These days, films and TV series about business tend be crime or political dramas - today, Everett Sloane would be a master criminal, a lying, cheating, stealing murderer, poisoning working-class communities' water supplies, manipulating the stock market, corrupting politicians and plotting with the CIA to topple enlightened left-wing governments around the globe. Here, he's just an unpleasant, ruthless businessman who's read too much Ayn Rand. Serling was a liberal-leftist, but Patterns isn't so much an attack on business and the profit-motive as a reflection on how to marry decency and efficiency - with Sloane and Heflin winding up as potential marriage partners. The result is humourless and a tad melodramatic - but, thanks to Serling's script and boffo performances from the three lead actors, it's utterly rivetting. A genuine find:

Intruder in the Dust (1949) is an adaptation of a William Faulkner novel about a proud, unbending black Mississippi farmer who's arrested for the murder of a white local after being discovered standing over the body, clutching a recently-fired revolver. The victim is a member of a ne'er-do-well clan of troublemakers, and the chances of the arrested man not being lynched seem mighty slim. As people stream into town to witness the entertainment, a white teenager who knows the farmer tries to prove his innocence.
Juano Hernández & Claude Jarman, Jr.
I won't say any more about it, because - not having read the book - I honestly didn't know how it was going to turn out. It's a terrific film, which benefits from a lack of sentimentality, stereotyping, or finger-wagging piety - and from a convincing performance by Claude Jarman, Jr. as the boy, and a positively towering performance from Juano Hernández as the proud, taciturn, unbending farmer.  Faulkner himself approved of the film: "I'm not much of a moviegoer, but I did see that one. I thought it was a fine job. That Juano Hernández is a fine actor--and man, too." Again, the whole film is available on YouTube:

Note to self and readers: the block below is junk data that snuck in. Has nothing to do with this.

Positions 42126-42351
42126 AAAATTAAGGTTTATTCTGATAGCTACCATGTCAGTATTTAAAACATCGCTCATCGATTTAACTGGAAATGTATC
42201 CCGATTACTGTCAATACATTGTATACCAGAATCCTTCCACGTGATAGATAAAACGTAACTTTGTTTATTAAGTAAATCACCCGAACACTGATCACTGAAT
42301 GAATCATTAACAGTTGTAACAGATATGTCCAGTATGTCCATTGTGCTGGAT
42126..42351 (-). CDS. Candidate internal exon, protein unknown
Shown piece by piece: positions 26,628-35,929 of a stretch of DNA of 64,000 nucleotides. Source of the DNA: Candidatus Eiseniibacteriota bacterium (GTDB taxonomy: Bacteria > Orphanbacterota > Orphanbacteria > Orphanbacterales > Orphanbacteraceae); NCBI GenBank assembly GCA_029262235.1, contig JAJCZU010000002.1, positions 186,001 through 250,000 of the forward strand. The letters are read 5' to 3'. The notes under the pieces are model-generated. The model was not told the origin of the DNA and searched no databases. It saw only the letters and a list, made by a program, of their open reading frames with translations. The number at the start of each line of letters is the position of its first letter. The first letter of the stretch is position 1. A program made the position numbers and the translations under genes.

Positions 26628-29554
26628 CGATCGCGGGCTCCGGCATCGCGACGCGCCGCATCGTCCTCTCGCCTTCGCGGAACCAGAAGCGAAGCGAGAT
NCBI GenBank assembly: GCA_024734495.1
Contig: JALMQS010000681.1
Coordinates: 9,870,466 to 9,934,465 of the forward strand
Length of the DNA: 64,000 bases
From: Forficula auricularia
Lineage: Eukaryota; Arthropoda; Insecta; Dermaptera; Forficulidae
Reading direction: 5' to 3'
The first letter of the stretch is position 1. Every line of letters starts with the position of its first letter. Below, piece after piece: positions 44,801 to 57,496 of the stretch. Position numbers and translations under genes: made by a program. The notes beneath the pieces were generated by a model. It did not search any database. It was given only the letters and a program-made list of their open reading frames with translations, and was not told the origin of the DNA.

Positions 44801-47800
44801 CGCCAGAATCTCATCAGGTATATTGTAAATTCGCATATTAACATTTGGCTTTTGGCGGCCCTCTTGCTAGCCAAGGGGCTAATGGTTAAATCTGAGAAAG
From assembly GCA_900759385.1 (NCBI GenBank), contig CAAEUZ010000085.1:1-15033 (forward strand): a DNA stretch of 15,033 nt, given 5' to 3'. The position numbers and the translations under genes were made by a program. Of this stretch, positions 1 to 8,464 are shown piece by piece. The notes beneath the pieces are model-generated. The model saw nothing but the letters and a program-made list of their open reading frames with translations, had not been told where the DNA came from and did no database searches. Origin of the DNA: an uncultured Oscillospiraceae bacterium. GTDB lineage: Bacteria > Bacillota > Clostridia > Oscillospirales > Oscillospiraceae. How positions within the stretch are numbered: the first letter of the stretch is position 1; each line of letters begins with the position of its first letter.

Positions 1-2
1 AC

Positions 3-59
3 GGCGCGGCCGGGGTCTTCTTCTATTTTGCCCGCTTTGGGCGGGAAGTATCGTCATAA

I Wake Up Screaming (1941) is an early noir crime movie which I was expecting to doze through, but which turned out to be a classic of the genre. Flighty, shallow waitress Carole Landis is taken to the verge of movie stardom by smooth publicist Victor Mature - then someone kills her. The evidence points to Mature. Landis's sensible, decent sister - Betty Grable - becomes convinced that Mature is innocent, and sets out to help him prove it. Meanwhile, huge, sinister police detective Laird Cregar is determined to pin the murder on the publicist. 
Cregar is superb - but that's no surprise. Mature's good -  despite his limitations, he was good in several films. The real surprise here is Betty Grable as the murdered girl's sister: her unthreatening, girl-next-door prettiness and her unshowy, shall-town groundedness contrast nicely with the film's slick, phony, big city milieu. Another gem available on YouTube:

I'll end with If I Were King, a 1938 film starring Ronald Colman as the roguish medieval French poet François Villon, and Basil Rathbone as the wily, scheming Louis XIV. The script was by Preston Sturgess, based on a 1901 novel by Justin Huntly McCarthy, and any resemblance to people living or dead is pure coincidence. Colman  swashes, buckles, rogues, twinkles and purrs throughout, while Rathbone hams it up outrageously as the pantomime-villain king. Maybe I just happened to be in the right mood when I watched it - but I enjoyed every silly, glorious, minute